We awoke throughout the night to the sounds of cranes, chains and loud clanking noises, as the ship was loaded. When we got up at 8am, the ship was not moving. We walked back up the corridor, and one of the crew motioned us into the mess (otherwise known as the dining room) where Lydia handed us a cup of tea, three slices of pink sausage, some white cheese and some margarine, and motioned toward a basket of bread. Well, that answered the meal question – we would be fed!image

The ship got under way at about 10am. We went up on deck and took some pix. Here are some of the cargo containers, and our lifeboats.

We couldn’t see the outside of our own ship, so here is the Mercuri I, next door.image

It was windy and chilly. We went back to our room to read and blog. There were outlets by each bed to charge our iPads. At 12:15, Lydia opened the door and pointed at her watch sternly. If we didn’t get a move on, we were going to miss lunch! At lunch we met our fellow passengers – the family with the luggage issues, and another young man.
Lydia, making sure Jim eats all his soup!

The ship has 6 guest rooms with two bunks each, so it was only half booked. There was a sign posted that said there were 22 crew, but we only saw 3 or 4. Lunch consisted of a chicken drumstick, spaghetti noodles, pickled cabbage and bread. There was also bright green soda, flavored with tarragon and anise – a first for me!image

We read and napped the afternoon away. Supper wasn’t until 8:30pm – Lydia wanted to make sure we were hungry – and consisted of tepid soup, the other drumstick, sweet pickles and two fried eggs. More tarragon soda and bread. We had access to tea at every meal, but no water, so we were glad we had filled our canteens. We learned the names of some of our fellow travelers – the mom was Christina, the girl, Layla, the young man, Hussain. They had no English, and we had no Russian, so that was the extent of the conversation.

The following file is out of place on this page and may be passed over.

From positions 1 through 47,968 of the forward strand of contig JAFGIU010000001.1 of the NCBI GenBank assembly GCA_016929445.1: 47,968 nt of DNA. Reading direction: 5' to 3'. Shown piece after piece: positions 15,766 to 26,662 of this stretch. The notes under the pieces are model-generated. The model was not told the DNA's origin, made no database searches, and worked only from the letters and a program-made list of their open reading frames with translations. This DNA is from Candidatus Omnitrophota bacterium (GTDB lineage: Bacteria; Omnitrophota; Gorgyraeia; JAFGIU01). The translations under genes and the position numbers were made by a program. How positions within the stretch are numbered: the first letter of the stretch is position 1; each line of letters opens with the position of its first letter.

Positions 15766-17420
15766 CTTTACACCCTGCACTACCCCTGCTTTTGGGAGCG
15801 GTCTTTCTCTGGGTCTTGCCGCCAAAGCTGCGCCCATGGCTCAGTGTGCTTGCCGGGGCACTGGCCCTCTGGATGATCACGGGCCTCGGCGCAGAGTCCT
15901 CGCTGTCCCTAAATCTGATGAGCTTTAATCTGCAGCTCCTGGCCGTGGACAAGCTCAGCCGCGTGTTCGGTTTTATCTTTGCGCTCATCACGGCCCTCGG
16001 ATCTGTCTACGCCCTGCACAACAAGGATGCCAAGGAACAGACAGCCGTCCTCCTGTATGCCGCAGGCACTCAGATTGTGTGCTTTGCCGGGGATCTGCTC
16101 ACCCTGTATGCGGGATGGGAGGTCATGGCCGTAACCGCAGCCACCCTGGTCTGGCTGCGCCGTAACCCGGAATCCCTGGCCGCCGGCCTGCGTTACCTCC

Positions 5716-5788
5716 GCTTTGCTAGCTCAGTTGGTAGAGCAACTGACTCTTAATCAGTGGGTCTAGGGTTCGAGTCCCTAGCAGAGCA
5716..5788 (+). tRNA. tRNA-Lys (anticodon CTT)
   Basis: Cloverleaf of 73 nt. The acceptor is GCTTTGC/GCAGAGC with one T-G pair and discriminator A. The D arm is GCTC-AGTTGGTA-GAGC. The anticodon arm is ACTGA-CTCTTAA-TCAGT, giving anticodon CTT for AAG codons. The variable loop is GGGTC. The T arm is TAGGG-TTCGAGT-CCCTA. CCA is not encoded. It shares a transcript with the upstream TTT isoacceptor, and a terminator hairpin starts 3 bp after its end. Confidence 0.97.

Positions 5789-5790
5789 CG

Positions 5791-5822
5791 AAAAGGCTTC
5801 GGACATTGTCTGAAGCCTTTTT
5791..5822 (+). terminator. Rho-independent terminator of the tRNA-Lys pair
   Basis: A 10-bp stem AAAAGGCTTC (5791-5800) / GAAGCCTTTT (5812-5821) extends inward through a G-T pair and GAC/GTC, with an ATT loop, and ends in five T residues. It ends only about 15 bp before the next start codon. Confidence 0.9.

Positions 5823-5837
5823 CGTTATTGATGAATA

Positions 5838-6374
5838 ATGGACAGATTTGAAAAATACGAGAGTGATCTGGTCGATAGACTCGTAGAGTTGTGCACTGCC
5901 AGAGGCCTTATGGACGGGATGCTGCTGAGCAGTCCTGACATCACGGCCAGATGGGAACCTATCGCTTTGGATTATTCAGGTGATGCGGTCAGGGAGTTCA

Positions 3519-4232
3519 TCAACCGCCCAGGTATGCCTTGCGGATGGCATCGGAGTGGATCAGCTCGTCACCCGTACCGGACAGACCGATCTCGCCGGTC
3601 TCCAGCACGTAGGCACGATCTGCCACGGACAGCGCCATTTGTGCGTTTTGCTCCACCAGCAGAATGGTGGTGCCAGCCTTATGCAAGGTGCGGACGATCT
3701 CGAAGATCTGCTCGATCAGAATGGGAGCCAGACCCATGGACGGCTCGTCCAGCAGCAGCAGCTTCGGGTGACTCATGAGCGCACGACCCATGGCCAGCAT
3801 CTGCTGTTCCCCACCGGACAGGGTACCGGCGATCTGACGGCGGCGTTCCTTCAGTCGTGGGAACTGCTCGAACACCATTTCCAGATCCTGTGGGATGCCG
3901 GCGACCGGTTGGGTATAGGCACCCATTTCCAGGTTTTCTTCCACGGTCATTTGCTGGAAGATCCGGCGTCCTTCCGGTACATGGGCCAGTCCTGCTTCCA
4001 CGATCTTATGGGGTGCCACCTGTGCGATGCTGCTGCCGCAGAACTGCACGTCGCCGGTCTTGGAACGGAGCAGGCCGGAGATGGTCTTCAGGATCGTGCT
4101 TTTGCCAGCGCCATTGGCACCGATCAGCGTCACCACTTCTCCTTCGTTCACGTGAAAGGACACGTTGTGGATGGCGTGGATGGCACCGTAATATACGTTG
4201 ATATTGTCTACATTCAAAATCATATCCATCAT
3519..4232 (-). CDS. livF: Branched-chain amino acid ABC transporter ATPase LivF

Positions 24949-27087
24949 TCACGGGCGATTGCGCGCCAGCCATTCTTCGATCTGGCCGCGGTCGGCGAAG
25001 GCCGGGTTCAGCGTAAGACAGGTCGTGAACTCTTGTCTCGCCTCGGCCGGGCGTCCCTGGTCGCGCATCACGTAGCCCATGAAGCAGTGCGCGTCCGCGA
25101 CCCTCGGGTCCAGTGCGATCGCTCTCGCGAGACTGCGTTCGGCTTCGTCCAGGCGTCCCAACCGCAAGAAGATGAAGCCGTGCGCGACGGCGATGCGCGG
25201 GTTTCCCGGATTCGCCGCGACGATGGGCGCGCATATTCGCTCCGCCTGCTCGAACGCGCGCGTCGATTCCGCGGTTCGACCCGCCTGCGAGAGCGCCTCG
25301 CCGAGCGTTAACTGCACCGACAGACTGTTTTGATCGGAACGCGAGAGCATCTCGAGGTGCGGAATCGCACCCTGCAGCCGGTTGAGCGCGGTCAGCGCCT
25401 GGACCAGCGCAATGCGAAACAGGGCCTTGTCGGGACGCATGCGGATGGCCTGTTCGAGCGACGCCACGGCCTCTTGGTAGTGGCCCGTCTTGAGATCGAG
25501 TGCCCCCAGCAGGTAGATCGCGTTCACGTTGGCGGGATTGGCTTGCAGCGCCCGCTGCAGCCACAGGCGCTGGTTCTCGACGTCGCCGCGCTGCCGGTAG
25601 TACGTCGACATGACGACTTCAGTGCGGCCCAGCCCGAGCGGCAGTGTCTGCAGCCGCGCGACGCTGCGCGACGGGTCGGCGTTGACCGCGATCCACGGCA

At 8 the next morning we heard a great cranking, and assumed the anchor was being lowered. Jim went up on deck, and land was visible, although still far away. image

The captain indicated “3” – three hours? Three ships ahead of us? We don’t know, but time will tell. 22 hours since we started moving. Breakfast was bread and white cheese, and a cup of sour cream. Made me wish for potato chips!

12:30 saw a review of our previous meals as lunch – the pink sausage and spaghetti noodles are now in the soup, the eggs and potatoes scrambled, the drumstick, the bread, the tarragon soda. I wonder how much longer we’ll be here?image

By 5:30pm the ship started up again, and we moved into port. We set our watches two hours ahead to be in sync with local time. I guess there were three ships ahead of us. Customs officials came on board and we filled out Kazakhstan declaration forms. By 7:30pm we left the ship, 43 hours since we boarded, and were shuttled to the passport control building to have our pictures taken again. Then we stepped out into the Kazakhstan night.

There were a few cars in the parking lot, but no taxis. This is not a place for tourists. We’d read about a possible bus into town, but the Customs guy said ‘nyet’ to that. We walked back to the customs area to see if someone could call us a taxi (our phone plan doesn’t work in Kazakhstan either). A handsome security guard, looking like the All American Boy, was just leaving, and offered us a ride into town. Nice Person of Kazakhstan!

He had a few words of English, and we asked him to take us to a cheap hotel. He understood the hotel part. He dropped us at a very nice place that charged $150 a night. When we expressed dismay, the reception clerk referred us to the Hotel Rahat, just down the street, and we walked there. Full service, very nice, $91 a night (still too high for our budget, but it was too late to go further).image

In the morning we found the travel agency right next to the Hotel Aktau (the huge hotel right on the waterfront – be careful, Google Maps took us to the wrong one), and purchased our train tickets to Astana. image

This train only runs on odd-numbered days, and departs at 8:25am local time, and I believe also in the afternoon. Be careful again, as the time printed on the tickets is Astana time, one hour ahead. It takes two days to get to Astana, and there are no sleeper cars or food service. Won’t this be fun?image